Mum thinks desserts give us extra proteins and she read somewhere that most adults who are overweight were forced to finish their dinner when they were kids, but Mrs Timisela doesn’t believe in substituting meals. She says she won’t spoil her kids with biscuits and muesli bars. She says the only way to appreciate food is to go without.

Then she says, “Goodbye Yvonne,” and leaves.

“I’m tired of cooking,” Mum says on Monday evening, looking over the edge of her steamed-up glasses when putting our plates on the kitchen table. “I’m tired of making three different meals every night because Vonnie only eats macaroni cheese and Laura wants nothing but baked beans.”

And since Dad doesn’t like pasta or beans, she has to make him rice or tatties every day with plenty of meat. Dad doesn’t believe a meal is complete without meat in it, but Laura and me don’t like meat – except sausages and burgers. Mum doesn’t care about meat either, but she thinks a meal should always have vegetables for their vitamins and minerals, because she worries about our health.

So Dad gets his vitamins from the fruit-and-yoghurt drink Mum mixes in the blender for him and from eating salads at work. Laura and me don’t like the sour drinks or salad, so Mum squeezes oranges for us in the morning. Laura sometimes ‘forgets’ to drink hers when she’s in a hurry to catch the bus. I always drink mine, but only after Mum has put it through the sieve so there are no pulp thingies in it. And today she’s made a big platter of strawberries with cream for all of us, because it’s “the only food nobody pulls up their noses at”.

“But all the goodness is lost with the amount of sugar you pour on top of it,” she says to me.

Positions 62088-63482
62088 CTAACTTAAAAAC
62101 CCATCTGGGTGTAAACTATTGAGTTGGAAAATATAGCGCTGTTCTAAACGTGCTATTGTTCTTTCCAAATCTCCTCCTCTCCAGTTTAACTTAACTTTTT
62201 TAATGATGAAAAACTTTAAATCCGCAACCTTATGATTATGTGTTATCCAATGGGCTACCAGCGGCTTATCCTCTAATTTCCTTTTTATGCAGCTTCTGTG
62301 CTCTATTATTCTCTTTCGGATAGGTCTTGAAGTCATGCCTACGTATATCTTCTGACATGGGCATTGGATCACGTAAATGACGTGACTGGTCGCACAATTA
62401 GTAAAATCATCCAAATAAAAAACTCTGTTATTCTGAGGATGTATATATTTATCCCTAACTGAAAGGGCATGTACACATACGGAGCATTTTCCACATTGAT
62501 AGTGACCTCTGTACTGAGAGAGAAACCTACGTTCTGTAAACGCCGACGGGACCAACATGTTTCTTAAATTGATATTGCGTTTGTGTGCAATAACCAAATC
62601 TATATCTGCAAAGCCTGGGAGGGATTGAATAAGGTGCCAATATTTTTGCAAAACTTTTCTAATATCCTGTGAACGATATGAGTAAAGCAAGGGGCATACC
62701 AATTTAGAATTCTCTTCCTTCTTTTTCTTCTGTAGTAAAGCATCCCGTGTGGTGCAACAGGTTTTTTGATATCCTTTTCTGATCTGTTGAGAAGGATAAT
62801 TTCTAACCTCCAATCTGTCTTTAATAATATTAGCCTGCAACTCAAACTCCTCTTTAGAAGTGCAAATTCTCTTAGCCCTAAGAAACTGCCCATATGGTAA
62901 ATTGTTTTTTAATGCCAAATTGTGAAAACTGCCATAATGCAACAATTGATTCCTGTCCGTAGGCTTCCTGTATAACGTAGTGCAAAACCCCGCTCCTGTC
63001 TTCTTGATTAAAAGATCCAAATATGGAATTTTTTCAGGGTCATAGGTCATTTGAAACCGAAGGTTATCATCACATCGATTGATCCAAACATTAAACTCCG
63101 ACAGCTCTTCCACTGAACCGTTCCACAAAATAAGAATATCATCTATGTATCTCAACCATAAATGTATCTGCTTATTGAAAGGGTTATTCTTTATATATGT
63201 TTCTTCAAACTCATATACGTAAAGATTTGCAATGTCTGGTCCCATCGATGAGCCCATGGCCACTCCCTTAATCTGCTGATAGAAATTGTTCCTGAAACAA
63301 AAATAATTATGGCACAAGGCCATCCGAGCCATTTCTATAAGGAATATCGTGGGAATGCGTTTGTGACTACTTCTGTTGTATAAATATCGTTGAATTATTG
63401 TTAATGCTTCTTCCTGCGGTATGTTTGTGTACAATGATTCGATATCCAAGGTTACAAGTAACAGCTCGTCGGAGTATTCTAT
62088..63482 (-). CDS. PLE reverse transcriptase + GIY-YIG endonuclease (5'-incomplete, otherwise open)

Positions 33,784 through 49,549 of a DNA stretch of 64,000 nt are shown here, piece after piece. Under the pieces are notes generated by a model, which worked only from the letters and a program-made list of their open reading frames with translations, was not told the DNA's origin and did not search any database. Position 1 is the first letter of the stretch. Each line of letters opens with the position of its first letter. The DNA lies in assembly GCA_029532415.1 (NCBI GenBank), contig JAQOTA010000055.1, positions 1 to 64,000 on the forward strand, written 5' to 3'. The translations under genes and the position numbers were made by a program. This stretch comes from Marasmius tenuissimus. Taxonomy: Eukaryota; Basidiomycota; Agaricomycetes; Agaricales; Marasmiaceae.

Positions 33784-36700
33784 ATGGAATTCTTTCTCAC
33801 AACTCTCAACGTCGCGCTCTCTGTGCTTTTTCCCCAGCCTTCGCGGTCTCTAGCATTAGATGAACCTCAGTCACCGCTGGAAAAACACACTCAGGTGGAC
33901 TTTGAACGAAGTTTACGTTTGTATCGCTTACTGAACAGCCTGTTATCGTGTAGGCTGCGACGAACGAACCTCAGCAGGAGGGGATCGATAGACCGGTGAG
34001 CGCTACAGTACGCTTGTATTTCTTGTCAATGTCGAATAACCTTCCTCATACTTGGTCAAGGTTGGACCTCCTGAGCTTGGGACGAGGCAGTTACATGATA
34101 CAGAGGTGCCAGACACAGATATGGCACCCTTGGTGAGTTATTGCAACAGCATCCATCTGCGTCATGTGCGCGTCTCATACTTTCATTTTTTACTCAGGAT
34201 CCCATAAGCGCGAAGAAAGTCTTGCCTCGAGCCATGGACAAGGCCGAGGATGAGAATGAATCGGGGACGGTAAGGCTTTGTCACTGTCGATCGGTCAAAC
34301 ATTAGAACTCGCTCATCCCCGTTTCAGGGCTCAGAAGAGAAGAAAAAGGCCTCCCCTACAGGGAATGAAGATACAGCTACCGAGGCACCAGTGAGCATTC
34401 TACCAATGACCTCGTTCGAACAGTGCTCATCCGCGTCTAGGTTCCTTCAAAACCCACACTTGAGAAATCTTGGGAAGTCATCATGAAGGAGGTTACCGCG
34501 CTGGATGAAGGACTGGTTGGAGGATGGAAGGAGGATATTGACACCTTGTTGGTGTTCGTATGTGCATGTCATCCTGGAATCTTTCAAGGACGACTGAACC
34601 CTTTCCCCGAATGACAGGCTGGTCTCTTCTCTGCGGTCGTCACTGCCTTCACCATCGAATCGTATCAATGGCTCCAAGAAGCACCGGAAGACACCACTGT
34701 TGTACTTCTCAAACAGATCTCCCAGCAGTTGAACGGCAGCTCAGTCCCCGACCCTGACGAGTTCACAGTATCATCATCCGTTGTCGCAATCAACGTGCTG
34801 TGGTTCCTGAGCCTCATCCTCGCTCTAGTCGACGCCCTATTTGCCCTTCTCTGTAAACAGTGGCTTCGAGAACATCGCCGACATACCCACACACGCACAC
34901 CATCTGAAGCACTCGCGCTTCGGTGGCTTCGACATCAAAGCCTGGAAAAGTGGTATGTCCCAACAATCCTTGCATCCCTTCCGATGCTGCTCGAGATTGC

Mum has complained about how much sugar I eat ever since our school had a Health Awareness Week last month. The little kids, like Rinah’s sister Sitha, made food pictures and brought their toothbrushes to school, but we had to do a math project. First we had to record everything we ate and drank for the whole week and how much exercise we did, and calculate how many calories we’d eaten and how many we had exercised away. Then we had to compare and everybody had eaten more than they exercised, so the school complained to the parents about kids eating too many sugars and processed foods, which is why some children can’t sit still or concentrate and others are “controversial”.

So now Mum feels guilty again and that’s why she’s complaining about how much sugar I put on my strawberries.

“And you’re all drinking way too many soft drinks; I’m tired of getting them.”

She always complains about that too, but she still buys a new bottle in the supermarket every day.

“Lunches are a disaster,” Mum says on Tuesday morning when the toast burns because she’s trying to fix lunchboxes at the same time. “No variety. I’m sick of the sight of them.”